A parking garage used by employees of the Canadian Internet Registration Authority (CIRA) suffered a ransomware infection.
At the end of their morning commute on 27 March, employees of CIRA arrived at a parking garage maintained by Precise Parklink. The garage typically uses Precise Parklink’s “Automated Parking Revenue Control System” to verify visitors by scanning their parking passes. But not this morning. The garage’s barriers were already up, thereby allowing anyone to drive through and get a parking space for free.
That’s weird, wonder why parking is free today.. pic.twitter.com/O4Z6V4bkEm
— David Manouchehri (@DaveManouchehri) March 27, 2019
A technical glitch wasn’t responsible for this unexpected gift of free parking. As reported by Bleeping Computer, Precise Parklink’s systems at this particular garage suffered an infection of Dharma, a family of ransomware which is known to infect computers that have Remote Desktop Services exposed on the internet. The threat specifically looks for machines running RDP and then tries to brute force its way in.
At this time, it’s unclear whether the ransomware targeted the garage’s computers or simply discovered them during its web scans.
Bleeping Computer learned that the attack took place on Tuesday but carried over into Wednesday morning as employees of CIRA, the organization responsible for maintaining Canada’s .CA country code top-level domain, arrived for work. Technicians were still working to restore the affected computers’ functionality later that evening.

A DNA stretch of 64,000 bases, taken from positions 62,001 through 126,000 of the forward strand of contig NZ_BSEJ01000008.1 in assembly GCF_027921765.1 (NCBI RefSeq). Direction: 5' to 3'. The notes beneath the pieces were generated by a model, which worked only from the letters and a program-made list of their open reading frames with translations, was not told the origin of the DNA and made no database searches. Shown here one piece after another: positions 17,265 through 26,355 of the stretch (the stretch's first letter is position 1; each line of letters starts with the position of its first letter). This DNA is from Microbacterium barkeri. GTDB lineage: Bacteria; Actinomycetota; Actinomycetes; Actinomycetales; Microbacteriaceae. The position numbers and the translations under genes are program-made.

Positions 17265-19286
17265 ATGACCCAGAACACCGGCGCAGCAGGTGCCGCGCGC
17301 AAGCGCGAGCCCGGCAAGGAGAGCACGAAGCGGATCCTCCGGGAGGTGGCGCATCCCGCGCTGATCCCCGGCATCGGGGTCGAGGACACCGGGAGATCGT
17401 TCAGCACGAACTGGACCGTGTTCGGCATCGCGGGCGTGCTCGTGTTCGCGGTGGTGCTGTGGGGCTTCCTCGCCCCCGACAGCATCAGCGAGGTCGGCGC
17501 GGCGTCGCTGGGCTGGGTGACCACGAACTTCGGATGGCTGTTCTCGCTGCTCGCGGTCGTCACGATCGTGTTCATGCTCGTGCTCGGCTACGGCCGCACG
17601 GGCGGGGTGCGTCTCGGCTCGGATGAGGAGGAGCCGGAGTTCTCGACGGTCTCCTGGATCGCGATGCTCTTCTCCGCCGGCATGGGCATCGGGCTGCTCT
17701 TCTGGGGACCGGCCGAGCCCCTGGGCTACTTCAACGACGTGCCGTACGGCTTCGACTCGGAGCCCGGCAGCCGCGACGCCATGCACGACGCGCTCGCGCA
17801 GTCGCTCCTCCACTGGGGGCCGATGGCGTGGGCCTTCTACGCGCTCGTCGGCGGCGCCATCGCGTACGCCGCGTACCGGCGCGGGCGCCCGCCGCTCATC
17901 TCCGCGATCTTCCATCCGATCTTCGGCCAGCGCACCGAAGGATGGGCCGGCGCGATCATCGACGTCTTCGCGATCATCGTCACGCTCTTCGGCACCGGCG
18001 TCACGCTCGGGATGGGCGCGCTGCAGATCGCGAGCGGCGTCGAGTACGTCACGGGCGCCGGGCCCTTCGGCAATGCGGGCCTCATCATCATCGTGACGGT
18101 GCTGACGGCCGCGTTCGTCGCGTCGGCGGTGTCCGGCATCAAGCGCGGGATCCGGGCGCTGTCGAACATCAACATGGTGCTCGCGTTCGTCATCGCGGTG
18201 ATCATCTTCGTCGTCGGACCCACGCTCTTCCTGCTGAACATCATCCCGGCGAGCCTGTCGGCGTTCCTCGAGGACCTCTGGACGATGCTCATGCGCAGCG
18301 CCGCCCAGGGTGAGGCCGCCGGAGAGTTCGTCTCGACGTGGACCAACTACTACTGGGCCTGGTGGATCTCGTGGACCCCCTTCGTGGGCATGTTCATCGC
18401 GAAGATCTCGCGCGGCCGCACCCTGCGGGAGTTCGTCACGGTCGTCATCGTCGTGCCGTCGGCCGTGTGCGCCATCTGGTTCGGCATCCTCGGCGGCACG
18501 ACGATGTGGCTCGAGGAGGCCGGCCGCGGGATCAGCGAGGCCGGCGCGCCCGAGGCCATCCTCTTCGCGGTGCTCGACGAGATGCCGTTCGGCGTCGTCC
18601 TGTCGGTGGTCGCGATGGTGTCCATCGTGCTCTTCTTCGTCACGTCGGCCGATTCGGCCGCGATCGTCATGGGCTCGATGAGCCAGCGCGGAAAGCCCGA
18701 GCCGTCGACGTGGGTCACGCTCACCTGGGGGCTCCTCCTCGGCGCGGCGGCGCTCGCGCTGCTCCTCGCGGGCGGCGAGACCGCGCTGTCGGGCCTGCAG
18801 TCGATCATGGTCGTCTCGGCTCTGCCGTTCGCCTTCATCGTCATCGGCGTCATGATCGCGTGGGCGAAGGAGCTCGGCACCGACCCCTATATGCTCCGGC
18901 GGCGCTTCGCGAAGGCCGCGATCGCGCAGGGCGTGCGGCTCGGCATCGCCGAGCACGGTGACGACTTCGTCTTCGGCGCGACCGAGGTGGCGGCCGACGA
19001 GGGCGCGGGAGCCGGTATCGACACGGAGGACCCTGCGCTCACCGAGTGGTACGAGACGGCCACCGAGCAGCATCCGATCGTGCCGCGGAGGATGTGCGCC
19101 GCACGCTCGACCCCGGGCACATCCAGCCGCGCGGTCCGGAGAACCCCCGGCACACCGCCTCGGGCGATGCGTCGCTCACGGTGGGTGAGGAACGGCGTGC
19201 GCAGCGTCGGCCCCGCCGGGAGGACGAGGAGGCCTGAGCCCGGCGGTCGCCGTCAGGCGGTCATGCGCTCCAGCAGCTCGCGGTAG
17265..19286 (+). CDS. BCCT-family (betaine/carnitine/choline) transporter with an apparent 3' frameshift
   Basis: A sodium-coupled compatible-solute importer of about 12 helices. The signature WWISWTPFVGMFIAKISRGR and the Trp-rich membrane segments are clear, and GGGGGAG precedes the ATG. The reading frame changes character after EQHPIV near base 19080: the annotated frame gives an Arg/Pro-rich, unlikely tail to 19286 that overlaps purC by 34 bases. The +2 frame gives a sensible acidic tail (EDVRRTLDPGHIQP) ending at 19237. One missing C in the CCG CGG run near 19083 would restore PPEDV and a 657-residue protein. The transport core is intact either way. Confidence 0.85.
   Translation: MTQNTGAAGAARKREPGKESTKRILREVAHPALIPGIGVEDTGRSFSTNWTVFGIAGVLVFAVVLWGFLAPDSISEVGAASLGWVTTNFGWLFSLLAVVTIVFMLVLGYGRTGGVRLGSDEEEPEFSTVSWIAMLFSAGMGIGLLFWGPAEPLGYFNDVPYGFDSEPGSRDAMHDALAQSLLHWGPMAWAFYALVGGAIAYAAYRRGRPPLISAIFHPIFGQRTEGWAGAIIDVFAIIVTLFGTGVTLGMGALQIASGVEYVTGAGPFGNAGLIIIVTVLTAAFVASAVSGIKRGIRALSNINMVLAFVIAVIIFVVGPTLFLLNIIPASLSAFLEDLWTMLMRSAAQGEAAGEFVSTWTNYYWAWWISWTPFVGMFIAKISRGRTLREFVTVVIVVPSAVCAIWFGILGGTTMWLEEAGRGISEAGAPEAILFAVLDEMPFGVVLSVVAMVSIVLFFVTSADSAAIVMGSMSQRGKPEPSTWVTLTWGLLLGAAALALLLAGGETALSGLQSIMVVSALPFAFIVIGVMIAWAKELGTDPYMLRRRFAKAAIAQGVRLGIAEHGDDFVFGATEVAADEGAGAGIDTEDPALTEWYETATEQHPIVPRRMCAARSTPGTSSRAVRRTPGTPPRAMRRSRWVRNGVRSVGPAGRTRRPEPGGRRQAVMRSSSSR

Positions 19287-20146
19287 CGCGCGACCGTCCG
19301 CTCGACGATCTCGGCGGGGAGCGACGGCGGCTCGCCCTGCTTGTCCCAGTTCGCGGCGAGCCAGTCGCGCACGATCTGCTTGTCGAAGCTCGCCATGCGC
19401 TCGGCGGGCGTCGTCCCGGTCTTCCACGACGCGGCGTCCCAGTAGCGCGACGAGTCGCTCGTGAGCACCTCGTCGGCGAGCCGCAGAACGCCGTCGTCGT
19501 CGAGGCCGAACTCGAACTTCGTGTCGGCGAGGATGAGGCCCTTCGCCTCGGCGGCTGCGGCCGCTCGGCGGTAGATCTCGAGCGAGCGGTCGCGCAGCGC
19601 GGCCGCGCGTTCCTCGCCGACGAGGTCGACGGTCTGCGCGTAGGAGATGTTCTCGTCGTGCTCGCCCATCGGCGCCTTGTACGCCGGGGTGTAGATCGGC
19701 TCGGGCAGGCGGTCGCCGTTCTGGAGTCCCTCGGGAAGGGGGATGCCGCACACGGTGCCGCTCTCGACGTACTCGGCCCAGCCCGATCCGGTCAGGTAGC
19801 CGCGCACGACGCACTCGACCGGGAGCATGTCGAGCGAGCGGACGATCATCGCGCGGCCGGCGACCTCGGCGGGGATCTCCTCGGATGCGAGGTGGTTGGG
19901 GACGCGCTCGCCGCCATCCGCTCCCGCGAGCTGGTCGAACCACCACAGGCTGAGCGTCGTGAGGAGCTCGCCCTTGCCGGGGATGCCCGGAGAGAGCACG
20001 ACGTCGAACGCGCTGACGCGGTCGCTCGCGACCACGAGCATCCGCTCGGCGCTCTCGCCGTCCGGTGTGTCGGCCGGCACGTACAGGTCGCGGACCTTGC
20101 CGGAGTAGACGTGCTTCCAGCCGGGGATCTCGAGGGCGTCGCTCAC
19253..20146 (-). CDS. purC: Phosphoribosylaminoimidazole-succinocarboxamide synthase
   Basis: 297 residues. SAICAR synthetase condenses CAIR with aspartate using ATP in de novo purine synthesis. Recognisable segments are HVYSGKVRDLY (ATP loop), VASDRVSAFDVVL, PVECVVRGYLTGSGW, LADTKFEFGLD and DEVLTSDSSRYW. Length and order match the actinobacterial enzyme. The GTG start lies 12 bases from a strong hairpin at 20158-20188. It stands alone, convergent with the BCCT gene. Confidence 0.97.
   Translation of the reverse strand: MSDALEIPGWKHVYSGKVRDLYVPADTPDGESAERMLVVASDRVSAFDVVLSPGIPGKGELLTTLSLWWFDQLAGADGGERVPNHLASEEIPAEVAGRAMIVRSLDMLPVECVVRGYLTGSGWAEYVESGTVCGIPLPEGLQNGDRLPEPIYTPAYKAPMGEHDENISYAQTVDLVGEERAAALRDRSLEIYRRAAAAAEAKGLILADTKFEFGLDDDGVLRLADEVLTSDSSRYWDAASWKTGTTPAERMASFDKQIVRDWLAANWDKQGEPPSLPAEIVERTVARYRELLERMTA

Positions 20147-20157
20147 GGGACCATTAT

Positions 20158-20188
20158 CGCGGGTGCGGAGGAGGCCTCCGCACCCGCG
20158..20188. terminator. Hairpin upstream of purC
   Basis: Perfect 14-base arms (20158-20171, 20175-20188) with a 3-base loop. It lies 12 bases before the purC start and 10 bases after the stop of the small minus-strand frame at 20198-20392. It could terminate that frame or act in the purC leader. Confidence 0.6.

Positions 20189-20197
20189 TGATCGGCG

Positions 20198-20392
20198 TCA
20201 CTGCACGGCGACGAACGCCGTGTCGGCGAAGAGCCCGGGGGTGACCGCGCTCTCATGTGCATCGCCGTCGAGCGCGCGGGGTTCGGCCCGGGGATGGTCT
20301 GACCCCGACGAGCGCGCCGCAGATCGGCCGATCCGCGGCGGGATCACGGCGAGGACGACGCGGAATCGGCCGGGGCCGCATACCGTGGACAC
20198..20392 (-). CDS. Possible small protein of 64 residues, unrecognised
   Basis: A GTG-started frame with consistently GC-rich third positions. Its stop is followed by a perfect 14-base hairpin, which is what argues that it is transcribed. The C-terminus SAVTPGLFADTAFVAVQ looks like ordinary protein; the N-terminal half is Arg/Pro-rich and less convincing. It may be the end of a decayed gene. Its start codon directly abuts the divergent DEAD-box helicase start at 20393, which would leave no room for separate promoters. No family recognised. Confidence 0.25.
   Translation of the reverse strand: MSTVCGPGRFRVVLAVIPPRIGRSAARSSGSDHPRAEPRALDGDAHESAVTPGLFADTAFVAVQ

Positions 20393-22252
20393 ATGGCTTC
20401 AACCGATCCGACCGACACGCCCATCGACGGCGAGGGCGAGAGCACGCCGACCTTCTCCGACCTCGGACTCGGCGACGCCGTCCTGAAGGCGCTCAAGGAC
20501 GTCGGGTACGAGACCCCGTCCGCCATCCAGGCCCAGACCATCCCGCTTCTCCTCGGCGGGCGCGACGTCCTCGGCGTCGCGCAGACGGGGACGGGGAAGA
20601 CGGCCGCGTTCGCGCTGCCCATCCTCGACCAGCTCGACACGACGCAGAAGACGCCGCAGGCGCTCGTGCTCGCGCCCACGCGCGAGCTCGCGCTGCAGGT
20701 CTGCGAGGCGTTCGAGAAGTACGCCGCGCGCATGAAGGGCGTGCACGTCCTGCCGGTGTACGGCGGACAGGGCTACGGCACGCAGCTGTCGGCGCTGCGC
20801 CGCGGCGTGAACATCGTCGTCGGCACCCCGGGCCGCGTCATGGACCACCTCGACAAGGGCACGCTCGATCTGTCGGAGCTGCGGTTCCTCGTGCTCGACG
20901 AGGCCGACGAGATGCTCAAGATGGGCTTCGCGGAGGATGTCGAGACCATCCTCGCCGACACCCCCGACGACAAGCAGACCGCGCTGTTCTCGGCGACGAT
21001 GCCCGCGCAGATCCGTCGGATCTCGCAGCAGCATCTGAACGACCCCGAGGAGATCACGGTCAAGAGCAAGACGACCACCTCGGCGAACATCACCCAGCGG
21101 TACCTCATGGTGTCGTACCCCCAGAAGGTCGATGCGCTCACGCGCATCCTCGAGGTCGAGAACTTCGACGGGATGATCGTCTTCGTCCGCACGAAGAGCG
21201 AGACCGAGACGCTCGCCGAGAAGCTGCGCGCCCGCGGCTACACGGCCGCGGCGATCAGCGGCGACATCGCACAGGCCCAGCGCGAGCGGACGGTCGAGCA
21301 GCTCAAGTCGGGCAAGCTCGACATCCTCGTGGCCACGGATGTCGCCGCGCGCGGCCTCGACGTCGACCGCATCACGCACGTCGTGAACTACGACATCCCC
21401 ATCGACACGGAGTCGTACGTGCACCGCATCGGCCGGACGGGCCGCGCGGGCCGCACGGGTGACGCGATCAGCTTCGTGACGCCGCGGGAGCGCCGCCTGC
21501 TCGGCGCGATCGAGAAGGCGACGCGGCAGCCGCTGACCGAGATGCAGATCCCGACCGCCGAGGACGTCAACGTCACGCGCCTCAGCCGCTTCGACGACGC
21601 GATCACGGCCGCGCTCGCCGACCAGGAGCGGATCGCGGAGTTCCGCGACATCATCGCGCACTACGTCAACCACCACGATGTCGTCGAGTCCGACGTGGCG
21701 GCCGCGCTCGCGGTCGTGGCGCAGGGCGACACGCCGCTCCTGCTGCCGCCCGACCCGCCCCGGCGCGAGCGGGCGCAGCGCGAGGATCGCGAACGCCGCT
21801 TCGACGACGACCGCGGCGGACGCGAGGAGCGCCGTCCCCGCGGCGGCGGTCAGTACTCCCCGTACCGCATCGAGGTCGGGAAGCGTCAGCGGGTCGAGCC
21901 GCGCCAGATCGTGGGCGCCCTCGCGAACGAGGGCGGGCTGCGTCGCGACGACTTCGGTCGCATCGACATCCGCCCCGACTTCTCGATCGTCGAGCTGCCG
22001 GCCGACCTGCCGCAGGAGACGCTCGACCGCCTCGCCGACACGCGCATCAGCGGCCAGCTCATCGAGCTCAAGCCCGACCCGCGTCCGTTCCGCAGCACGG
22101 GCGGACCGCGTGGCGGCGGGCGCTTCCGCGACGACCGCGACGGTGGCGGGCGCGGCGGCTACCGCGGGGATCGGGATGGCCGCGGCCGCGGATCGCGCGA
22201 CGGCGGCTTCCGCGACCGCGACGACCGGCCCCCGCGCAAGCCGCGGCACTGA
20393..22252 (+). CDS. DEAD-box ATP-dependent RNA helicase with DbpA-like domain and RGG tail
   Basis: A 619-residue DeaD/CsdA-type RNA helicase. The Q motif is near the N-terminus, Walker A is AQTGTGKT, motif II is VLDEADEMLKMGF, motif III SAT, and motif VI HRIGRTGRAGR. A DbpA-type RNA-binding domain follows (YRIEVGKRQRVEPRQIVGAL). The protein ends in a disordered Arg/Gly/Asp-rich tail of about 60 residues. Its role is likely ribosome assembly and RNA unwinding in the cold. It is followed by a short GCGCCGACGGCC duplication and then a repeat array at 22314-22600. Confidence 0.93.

One photograph shared by security analyst David Manouchehri captured the process of technicians reinstalling an affected system.
Spencer Callaghan, communications manager at CIRA, revealed that the attack did not affect the Canadian Internet Registration Authority itself. But he did note how these types of attacks have become so commonplace. As quoted in a blog post:
Hackers are starting to exploit those gaps at companies of all sizes and industries. The problem is no longer exclusive to large corporations or data-rich organizations. The tools hackers use are cheap, easy to find, and simple to use, which makes hacking for fun or profit easier than ever.
Currently, there is no free decryptor available for Dharma. That could explain why other strains are beginning to impersonate this particular threat.
In response, organizations should take the time to strengthen the security of their computer systems by revising their patch management strategies, investing in some anti-phishing training, regularly backing up their sensitive data and taking other steps to prevent a ransomware infection.